Fransisco Macias Nguema
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Francisco Macías Nguema was born 1st January 1924, in the Woleu Nteu province of Gabon. In 1951, he gained a post as an assistant translator in the Racial Court of Mongomo.
Macías Nguema was the first president of the newly independent Equatorial Guinea in 1968. After his election, on 29 September 1968, he established a single-party system and seized all powers, including the legislature and the judiciary. As early as 1969, Macías Nguema unleashed a campaign to persecute his political opponents who where arrested, their goods looted and extorted. A fierce political repression was implemented, in particular through the terrible “Youth on the March with Macías” militia who was responsible for numerous atrocities, including massacre of civilian population, torture, looting and burning of villages.
The country felt under a brutal and cruel dictatorship. On 14 July 1972, Macías Nguema was named president for Life and initiated an extreme cult of personality, proclaiming himself as the “Unique Miracle”.
During his bloody regime, systematic human rights violations were committed such as arbitrary detention, persecution, torture, cruel, inhuman and degrading treatments, and extrajudicial execution of “subversive” elements. He introduced forced labour for all citizens over 15. He banned all private education as “subversive”. His persecution against intellectual drained the educated class out of the country. Approximately one third of the population was either exiled or murdered. His human right abuses were denounced by the UN and by the European Commission, as well as by several NGOs.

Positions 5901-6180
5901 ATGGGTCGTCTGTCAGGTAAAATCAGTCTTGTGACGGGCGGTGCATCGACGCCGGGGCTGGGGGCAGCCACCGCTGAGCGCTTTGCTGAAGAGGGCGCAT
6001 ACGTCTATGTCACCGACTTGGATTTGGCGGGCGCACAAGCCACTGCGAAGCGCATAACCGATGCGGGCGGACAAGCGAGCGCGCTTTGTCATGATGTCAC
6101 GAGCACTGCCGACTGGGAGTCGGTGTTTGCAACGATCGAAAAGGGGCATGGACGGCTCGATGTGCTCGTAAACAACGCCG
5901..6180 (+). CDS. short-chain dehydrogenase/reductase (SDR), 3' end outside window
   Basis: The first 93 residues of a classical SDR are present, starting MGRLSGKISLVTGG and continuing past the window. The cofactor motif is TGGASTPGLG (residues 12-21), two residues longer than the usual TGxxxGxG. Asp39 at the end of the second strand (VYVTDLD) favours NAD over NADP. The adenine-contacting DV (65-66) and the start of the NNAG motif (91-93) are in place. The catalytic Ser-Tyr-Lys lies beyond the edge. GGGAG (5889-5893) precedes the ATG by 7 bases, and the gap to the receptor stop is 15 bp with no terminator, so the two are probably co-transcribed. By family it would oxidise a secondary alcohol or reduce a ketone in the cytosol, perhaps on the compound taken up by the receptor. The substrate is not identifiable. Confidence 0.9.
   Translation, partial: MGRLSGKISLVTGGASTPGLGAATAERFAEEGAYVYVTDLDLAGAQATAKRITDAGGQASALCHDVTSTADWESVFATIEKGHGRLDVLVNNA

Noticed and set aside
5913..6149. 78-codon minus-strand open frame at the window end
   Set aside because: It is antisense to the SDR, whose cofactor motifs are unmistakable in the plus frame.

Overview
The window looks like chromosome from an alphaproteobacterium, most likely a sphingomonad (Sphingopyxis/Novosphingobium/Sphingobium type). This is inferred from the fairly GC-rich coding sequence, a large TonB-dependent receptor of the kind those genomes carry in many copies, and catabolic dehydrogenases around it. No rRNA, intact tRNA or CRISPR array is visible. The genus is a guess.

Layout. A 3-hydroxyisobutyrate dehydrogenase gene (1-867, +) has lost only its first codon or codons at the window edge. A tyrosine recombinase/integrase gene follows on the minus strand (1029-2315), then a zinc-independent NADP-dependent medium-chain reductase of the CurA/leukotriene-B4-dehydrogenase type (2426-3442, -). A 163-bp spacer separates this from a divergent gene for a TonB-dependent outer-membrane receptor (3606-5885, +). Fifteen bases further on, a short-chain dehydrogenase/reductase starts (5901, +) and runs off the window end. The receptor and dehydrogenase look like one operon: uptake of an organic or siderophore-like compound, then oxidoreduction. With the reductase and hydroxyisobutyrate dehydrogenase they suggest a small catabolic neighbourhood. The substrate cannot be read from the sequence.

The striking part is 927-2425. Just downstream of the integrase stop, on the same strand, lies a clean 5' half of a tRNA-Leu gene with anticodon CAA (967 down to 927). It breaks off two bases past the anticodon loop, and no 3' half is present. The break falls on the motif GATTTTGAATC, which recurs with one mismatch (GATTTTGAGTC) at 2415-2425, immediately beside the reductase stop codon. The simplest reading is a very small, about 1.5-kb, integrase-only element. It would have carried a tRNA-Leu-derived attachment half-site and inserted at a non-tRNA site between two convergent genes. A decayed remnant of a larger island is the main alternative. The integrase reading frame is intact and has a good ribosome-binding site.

He was overthrown on 3 August 1979 by a military coup led by his nephew, Teodoro Obiang Nguema.
The Supreme Military Council established a Special Military Tribunal (SMT) to judge Macías Nguema and ten of his collaborators for the crimes committed between 5 march 1969 and 18 August 1979. The trial started on 24 September 1979.
Macías Nguema as the principal offender, and the ten other defendants as accomplices, were accused of genocide, mass murder, embezzlement of public funds, material injury, systematic violations of human rights, and treason. It was established by the SMT that most of the assassinations committed by the regime occurred among the political prisoners. The SMT also demonstrated the systematic use of torture in the prison, as well as the forced labour, the arbitrary detention, the looting and burning of villages and the forcible transfer of civilian population.
Macías Nguema denied all charges. His lawyer pleaded that he was only guilty of acts of omission, arguing that his ten co-accused were the one responsible for acts of torture, extrajudicial execution or persecution. He asked for his acquittal.
The state prosecutor requested the death penalty for Macías Nguema, thirty years in prison for five defendants and year of prison for the remaining four accused.
On 29 September 1979, the SMT delivered its verdict: Macías Nguema and six of his co-defendants were sentenced to death (Pastor Nsué, Salvador Ondo Ela, Fortunato Nsogo, Eduardo Nguema Edu, Miguel Eyegue, Bienvenido Micha Nsué).
With no higher court available to hear appeals, the decision of the SMT was final. Macías Nguema and the six other defendants sentenced to death were executed at 6 pm on the same day.